INDIAN WELLS, Calif. -- Maria Sakkari and Taylor Fritz, stalked by a black-clad Netflix camera crew, were greeted by warm applause when they ascended to the outdoor stage on the grounds of Indian Wells. The stars of “Break Point” Episode 3 arrived just hours after Netflix announced there would be a second season.

Those ubiquitous workers are all over the grounds at the Tennis Garden, capturing behind-the-scenes moments for episodes that will be seen next year.

"Break Point": Meet the stars

“We’re really excited,” Paul Martin, executive producer of Box to Box Films, told the crowd earlier. “Excited to get to play in this space for another year. Hopefully, it continues for 10 more seasons.”


In this season’s Indian Wells episode -- titled “California Dreaming” shot at the BNP Paribas Open a year ago -- we learned that Sakkari may well be the most caffeinated player on the Hologic WTA Tour (six espressos in a single day!) and, according to Ajla Tomljanovic, super-intense on court but a “teddy bear” off it.

Sakkari, who advanced to the final here before falling to Iga Swiatek, said the series seems to be reaching the casual tennis fan.

“I don’t think we’re like movie stars right now,” Sakkari said, drawing laughter. “It’s just our personalities being exposed -- in a good way. I’ve had people coming up to me and saying I watched you on ‘Break Point,’ but not playing tennis, which I think was very good for the show. I was happy because that whole thing really helps tennis.”

Fritz, whose dramatic drive to the title in his local tournament -- he beat Rafael Nadal in the final on a seriously compromised ankle -- was the episode’s dominant thread, agreed.

“It’s good to see that because those are people who aren’t tennis fans,” Fritz said. “In the U.S. especially, that’s what we need. So whenever there’s someone saying, `Oh, I saw you on Break Point,’ I see that as someone maybe potentially who might watch tennis as a fan. What it’s been doing for the sport is great. Hopefully that continues.”

The first five episodes of the series were released in advance of the Australian Open, and episodes 6-10, covering the second half of the 2022 season, will drop in June. The early returns were encouraging. “Break Point” reached the Top 10 in 28 countries, engaging an audience of more than 15 million, with Australia and the United Kingdom at the top of the list.


And while it didn’t reach the Top 10 in the United States, given its large population, it generated the largest number of new fans. The featured players experienced a significant bounce in their social media numbers.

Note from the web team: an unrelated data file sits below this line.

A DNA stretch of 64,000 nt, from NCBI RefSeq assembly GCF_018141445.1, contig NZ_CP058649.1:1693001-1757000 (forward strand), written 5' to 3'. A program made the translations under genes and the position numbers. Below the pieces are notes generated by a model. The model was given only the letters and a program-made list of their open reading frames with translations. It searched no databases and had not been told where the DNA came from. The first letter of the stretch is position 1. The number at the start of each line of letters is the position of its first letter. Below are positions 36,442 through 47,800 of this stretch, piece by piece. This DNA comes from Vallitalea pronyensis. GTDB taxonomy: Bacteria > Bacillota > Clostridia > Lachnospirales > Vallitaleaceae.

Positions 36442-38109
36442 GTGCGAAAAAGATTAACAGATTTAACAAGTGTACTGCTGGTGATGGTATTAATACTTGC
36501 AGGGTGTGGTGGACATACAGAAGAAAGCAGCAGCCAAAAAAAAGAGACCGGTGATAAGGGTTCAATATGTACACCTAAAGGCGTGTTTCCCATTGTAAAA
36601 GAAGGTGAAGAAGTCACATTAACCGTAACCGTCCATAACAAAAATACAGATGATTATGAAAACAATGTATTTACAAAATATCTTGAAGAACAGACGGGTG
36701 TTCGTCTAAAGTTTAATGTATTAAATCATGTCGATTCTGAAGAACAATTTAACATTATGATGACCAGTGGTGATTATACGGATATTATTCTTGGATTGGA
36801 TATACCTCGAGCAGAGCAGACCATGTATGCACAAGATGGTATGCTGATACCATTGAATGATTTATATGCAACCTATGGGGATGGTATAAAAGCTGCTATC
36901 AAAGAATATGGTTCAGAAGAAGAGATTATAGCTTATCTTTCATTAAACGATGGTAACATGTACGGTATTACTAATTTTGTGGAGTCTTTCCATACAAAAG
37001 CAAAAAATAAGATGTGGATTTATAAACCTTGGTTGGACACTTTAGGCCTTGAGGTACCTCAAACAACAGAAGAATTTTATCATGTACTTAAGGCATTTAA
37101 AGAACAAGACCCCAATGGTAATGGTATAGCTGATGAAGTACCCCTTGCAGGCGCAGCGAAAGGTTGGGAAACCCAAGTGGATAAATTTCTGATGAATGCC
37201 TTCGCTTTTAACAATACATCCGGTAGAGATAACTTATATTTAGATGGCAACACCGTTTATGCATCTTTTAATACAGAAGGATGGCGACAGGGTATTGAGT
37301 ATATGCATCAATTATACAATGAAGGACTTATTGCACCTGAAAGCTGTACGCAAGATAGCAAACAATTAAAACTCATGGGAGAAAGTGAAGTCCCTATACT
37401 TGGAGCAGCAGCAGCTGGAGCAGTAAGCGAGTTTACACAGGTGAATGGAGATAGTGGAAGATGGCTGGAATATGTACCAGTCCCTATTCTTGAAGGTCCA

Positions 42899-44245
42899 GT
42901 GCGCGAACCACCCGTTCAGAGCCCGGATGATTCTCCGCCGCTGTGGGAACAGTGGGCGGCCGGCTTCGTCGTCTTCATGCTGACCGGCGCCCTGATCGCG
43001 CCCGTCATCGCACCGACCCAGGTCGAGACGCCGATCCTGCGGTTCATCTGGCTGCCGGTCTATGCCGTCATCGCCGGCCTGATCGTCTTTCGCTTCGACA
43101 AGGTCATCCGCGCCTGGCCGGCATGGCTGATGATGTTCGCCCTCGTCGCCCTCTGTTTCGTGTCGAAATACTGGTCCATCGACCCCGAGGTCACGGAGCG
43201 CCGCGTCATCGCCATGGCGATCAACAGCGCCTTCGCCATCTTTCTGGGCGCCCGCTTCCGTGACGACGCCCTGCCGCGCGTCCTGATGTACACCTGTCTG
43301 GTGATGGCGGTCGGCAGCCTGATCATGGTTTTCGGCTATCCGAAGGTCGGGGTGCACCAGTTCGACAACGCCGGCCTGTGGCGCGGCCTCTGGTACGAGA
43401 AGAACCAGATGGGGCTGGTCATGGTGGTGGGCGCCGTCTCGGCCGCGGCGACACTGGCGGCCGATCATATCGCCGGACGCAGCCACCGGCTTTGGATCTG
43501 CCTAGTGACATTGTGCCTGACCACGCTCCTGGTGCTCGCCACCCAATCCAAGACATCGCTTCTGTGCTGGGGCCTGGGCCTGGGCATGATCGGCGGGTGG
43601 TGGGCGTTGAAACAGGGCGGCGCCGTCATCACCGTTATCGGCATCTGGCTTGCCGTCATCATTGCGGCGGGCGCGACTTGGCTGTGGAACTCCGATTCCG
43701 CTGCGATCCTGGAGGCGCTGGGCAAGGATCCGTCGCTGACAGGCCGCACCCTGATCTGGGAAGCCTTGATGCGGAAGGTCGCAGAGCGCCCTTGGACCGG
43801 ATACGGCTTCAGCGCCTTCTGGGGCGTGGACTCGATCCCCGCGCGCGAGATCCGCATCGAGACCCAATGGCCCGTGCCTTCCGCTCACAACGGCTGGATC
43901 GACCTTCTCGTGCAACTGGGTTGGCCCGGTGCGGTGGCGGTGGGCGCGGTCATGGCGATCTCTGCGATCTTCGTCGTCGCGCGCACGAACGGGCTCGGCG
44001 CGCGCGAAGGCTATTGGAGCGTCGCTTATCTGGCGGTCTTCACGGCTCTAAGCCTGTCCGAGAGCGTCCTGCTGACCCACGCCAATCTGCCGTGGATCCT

“Tennis, being on tour, there’s a really great story to be told,” said Fritz, whose No.5 ranking is the highest for an American man since Andy Roddick in 2009. “Because what we do is pretty crazy and a lot of people don’t really know the behind-the-scenes, the traveling, the competing and everything that goes on. I’m glad the reception’s been great.”

Martin, who oversees the series with co-producer James Gay-Rees, revealed how the series came into being. Describing himself as a fan but not necessarily an aficionado, Martin had spent a year talking with Andre Agassi about making a film.

“Just the picture that Andre painted in the tennis bubble, the extremes of highs and lows was just kind of mesmerizing, really exciting,” Martin said. “When that project fell away, we always felt of there was a way to dive into tennis the way that Andre had talked about we would love the opportunity.”

It came when the “Drive to Survive” series captured a huge worldwide audience, particularly in America. When Netflix asked Box to Box what other sports might lend themselves to “reality” television, tennis was one of the first answers.

The tale of the injured Fritz’s title run, playing against the wishes of his father and coach, was the kind of narrative that Martin hopes for.

“People have a version of tennis where they see two players walk out on court and they think that they’re 100 percent fit, at the top of their game,” he said. “They don’t see the physical pain. They might have had an argument with their boyfriend or girlfriend before they walked out on court.

“They don’t see how much baggage these players sometimes take out to the court. That was one of the most extreme examples of it.”

Sakkari drew a nice hand when she told the crowd that Indian Wells is her favorite tournament of the year -- and not just because she reached the final a year ago. The public response to her star turn on Netflix has humbled her.

“I never thought that coming from a very small country I would get to the ranking level where I was last year,” she said. “Seeing myself on TV is nothing that I’m used to. It was kind of weird in a way, but also nice to see the different players in the episode.

“It’s the reward for the work I’ve done all these years.”